Latest cost of living report shows Mason City still a good value

first_imgMASON CITY — The latest Cost of Living Index Report from the Council for Community and Economic Research shows that living costs in Mason City continue to be a good value. The index is based on six components — housing, utilities, groceries, transportation, healthcare, and miscellaneous goods and services. A score of 100 represents the national average of 268 metropolitan and micropolitan areas. Mason City Chamber of Commerce President and CEO Robin Anderson says Mason City’s score of 89 indicates a lower-than-average cost.  “It just solidifies the fact that North Iowa is a very economical place to live. When you consider our quality of life, having a low cost of living really contributes to that.”Anderson says she was pleased with two components of this latest report.  “We were extremely competitive in groceries, and hopefully our citizens are noticing that when they bring their shopping carts to the checkout lane. We’re also very competitive in the healthcare sector, and when you consider the quality of healthcare that we have here with a top 100 hospital, it’s pretty remarkable that that is such a bright spot as well.”Anderson says the transportation component is something she’ll be watching in the next few reports.  “We’re a little concerned, normally we are competitive in transportation,  and it looked like that was unusually high, so we’ll be watching that to see if that is a trend or if it was just a blip.”The least expensive place to live in the most recent survey was Little Rock Arkansas with a score of 80.4, while Manhattan in New York City is the most expensive with a score of 254.7.last_img read more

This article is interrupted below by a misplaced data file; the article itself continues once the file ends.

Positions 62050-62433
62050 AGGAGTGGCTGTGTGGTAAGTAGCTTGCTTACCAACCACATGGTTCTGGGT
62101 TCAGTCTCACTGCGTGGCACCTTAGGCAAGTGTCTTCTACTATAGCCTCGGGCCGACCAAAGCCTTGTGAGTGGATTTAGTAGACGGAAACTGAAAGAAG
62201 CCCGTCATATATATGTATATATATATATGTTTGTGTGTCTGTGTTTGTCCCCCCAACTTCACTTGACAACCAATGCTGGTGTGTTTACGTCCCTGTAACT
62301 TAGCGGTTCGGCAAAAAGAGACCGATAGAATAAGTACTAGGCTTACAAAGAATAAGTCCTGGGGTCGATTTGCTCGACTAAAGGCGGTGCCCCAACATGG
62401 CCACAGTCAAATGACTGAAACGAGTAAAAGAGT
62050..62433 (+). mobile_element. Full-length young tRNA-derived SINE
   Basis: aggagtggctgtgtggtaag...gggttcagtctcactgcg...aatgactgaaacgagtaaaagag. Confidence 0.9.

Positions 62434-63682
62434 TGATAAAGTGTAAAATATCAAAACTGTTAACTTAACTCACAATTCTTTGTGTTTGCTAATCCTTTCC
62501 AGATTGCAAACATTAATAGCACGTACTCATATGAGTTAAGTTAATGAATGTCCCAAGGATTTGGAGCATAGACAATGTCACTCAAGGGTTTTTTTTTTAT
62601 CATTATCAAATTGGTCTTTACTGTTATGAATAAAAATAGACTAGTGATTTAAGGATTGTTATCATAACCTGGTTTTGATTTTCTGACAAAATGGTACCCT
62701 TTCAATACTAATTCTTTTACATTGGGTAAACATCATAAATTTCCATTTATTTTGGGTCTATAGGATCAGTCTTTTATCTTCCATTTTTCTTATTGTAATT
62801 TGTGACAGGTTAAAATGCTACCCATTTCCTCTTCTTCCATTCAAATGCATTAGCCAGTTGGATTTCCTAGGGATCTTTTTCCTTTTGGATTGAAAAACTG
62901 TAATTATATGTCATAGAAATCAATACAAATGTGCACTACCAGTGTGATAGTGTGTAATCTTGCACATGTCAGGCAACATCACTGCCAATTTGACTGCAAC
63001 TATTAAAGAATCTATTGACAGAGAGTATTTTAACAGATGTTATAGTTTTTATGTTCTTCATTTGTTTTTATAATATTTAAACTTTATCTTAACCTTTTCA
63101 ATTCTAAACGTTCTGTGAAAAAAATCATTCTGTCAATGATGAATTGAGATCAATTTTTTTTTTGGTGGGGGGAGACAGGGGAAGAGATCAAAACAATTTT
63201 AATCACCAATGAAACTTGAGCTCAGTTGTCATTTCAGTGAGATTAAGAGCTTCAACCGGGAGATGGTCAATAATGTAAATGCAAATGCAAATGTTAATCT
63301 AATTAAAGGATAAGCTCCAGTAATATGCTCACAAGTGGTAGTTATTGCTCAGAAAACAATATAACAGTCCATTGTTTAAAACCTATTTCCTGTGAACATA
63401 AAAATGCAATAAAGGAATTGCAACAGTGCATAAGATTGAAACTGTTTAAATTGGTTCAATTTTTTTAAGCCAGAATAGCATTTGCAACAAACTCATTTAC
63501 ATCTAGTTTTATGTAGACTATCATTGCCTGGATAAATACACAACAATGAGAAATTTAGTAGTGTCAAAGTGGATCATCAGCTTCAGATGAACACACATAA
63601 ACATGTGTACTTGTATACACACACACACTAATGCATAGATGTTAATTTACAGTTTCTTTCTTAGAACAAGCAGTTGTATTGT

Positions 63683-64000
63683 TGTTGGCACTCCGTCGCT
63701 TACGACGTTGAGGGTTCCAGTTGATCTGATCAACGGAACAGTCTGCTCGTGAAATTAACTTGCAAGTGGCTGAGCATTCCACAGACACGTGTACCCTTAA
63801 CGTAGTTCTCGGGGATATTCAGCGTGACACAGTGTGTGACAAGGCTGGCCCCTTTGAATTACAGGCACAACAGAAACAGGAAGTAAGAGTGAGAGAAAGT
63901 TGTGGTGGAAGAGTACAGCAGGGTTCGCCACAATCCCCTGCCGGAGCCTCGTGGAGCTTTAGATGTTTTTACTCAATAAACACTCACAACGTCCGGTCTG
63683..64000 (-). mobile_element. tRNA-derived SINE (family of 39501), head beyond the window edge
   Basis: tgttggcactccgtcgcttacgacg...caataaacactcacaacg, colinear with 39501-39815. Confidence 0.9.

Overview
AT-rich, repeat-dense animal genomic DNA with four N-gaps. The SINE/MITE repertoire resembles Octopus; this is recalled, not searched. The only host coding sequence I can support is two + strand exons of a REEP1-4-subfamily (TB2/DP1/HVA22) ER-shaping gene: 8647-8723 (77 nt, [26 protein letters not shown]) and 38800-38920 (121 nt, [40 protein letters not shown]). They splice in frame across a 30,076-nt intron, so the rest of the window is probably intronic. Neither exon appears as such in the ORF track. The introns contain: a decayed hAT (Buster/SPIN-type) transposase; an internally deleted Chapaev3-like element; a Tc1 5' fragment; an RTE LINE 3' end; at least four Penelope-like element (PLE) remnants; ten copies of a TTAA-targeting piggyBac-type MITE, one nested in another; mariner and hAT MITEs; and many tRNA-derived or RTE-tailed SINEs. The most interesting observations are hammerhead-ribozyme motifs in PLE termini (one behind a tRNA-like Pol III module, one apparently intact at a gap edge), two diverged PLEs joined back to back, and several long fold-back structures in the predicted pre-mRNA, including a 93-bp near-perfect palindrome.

49ers Kyle Shanahan gives vote of confidence to defensive coordinator

first_imgGREEN BAY, Wisc. — As guilty as the 49ers offense was for failing to get a first down on its final three series, defensive coordinator Robert Saleh’s unit couldn’t stop Aaron Rodgers from rallying for a 33-30, Packers victory.Afterward, coach Kyle Shanahan and cornerback Richard Sherman staunchly defended Saleh, whose become a hot-button topic among frustrated fans.Rodgers produced a game-tying touchdown pass with 1:55 remaining, then led the winning drive in the final 1:07 that led to Mason …last_img

Paige Lyons awarded West Coast Jamboree scholarship

first_imgEureka High’s Paige Lyons was one of three high school athletes to be named a 2018 West Coast Jamboree Scholarship Program winner.Lyons, a 2019 graduate who played volleyball and was named the Eureka girls basketball team MVP her senior season a year ago, was one of 24 finalists selected from more than 50 applicants who met the award’s criteria — a GPA of 3.0 or higher (Lyons was co-salutatorian of her class), documented community service, letters of recommendation from coaches and …last_img

Amphioxus Is Green, Like Coral